Case Study 株式会社大林組
A modern approach to building inspections
Challenge and Goal
Current construction practices are extremely tedious as inspection at every step must be manually performed and documented in order to ensure the structural integrity of buildings. It is a time intensive process where errors can be costly in more ways than one. The goal of this project was to develop a tool that can aid inspectors in their process and collect more detailed information of the structures being built.
Solution and Outcome
SRI International worked with Obayashi Corporation to develop an augmented reality (AR) system that could capture 3D information of built rebar and digitally tie this to 3D Building Models for easy searchability. The system captures the diameter, count, and pitch of rebar in each section, and identifies any discrepancies between as built structures and the building plan.
The construction industry has long been plagued with manual processes that have been difficult to automate. Obayashi Corporation, a top Japanese construction firm, challenges this paradigm by funding multiple research and development (R&D) initiatives with aims to drastically modernize the industry.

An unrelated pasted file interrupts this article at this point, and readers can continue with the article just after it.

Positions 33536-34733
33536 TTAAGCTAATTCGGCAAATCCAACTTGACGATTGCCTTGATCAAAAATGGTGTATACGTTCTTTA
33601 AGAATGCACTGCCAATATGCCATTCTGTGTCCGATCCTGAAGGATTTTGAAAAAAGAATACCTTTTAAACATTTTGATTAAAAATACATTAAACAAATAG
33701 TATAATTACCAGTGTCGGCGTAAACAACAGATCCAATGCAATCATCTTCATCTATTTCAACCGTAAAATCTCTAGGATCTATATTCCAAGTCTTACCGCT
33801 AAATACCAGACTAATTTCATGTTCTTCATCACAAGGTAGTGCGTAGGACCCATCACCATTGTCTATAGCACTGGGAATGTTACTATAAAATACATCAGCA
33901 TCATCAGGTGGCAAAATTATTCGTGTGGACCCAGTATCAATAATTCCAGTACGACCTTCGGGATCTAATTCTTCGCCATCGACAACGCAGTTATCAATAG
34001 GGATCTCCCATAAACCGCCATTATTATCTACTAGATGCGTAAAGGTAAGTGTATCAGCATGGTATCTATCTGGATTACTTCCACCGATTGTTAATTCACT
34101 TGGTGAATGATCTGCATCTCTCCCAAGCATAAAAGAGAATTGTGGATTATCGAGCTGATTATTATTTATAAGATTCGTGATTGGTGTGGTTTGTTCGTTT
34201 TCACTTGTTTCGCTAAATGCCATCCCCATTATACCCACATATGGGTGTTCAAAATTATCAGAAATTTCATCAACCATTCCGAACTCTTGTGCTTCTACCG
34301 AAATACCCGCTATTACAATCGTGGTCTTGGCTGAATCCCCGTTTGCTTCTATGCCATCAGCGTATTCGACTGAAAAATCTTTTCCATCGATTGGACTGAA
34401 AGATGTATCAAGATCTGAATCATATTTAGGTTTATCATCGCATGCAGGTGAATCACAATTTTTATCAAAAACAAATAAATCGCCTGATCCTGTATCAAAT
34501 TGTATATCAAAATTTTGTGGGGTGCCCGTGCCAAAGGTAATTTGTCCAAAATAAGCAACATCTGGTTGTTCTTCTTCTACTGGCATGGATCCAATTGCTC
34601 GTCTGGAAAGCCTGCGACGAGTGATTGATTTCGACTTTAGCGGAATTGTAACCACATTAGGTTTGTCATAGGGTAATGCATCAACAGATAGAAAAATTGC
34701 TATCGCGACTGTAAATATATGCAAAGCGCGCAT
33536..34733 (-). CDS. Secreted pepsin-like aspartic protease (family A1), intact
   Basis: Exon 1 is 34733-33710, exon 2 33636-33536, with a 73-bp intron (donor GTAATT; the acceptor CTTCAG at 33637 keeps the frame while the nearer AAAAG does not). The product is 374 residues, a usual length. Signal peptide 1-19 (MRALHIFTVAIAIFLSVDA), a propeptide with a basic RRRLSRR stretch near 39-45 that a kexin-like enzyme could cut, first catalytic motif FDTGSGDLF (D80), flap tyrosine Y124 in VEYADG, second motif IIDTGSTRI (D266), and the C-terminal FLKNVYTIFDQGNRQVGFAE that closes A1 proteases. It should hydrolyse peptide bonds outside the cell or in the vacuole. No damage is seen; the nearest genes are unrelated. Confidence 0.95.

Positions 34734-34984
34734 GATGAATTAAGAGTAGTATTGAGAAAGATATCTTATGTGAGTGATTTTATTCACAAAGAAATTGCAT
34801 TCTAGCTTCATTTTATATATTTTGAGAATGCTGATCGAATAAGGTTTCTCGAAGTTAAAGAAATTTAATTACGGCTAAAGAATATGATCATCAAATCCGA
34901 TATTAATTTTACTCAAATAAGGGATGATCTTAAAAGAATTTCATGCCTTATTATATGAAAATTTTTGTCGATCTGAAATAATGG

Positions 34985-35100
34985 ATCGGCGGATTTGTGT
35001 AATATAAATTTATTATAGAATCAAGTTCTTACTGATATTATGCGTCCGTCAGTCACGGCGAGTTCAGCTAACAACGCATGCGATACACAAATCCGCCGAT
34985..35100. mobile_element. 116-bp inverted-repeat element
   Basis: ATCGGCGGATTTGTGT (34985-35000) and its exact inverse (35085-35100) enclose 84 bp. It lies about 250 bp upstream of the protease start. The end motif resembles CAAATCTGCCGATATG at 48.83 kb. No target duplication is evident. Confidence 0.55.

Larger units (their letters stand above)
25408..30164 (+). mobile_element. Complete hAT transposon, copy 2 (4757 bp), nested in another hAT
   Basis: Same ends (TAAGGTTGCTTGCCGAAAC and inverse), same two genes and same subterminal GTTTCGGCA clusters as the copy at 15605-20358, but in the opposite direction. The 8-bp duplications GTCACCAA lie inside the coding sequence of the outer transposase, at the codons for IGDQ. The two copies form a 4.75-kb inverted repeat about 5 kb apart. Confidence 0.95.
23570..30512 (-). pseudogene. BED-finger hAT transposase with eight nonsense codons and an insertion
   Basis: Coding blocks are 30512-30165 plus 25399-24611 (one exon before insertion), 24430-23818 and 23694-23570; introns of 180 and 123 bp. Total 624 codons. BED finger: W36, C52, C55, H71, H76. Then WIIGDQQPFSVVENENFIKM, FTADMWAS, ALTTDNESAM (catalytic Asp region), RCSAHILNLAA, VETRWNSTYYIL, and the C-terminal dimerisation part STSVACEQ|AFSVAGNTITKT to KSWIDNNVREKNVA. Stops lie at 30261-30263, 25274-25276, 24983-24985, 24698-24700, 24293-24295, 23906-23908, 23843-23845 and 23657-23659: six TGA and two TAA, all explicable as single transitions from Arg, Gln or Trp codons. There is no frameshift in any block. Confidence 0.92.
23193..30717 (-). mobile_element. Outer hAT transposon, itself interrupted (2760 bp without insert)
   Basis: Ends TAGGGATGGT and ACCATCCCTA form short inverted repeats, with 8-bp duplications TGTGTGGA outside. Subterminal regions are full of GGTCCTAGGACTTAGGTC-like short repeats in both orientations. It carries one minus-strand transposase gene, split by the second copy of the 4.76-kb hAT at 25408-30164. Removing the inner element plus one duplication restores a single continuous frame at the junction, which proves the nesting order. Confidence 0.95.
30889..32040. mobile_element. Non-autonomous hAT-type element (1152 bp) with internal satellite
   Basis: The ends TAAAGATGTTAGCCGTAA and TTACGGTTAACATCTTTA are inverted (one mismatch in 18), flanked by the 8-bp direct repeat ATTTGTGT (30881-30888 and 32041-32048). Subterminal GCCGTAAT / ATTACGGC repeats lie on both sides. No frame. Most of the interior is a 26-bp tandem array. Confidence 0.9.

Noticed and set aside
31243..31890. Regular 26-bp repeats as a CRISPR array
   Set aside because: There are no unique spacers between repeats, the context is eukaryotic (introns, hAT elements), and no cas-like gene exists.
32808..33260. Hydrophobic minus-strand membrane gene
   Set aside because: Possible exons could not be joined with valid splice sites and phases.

One opportunity they identified was to improve the manual inspection process, which is a time-consuming yet critical task for safety assurance. This is typically a two-person task where the inspectors need to be reasonably well-trained to understand the structural complexities of buildings. Documentation is taken by filling out a digital form and taking photos using a digital camera with large rulers held next to the rebar.
Together with Obayashi, SRI International developed a rebar inspection system that enables a single user to capture all the required building information while carrying just a tablet equipped with sensors, and a sensor package mounted to the helmet. By using complex vision technology and deep learning, the system uses simple cameras to precisely locate the user in the digital model, take relevant inspection metrics, and compare results to the original building plan. By developing such a tool, Obayashi hopes to introduce great efficiencies in rebar inspection while decreasing occurrences of costly mistakes.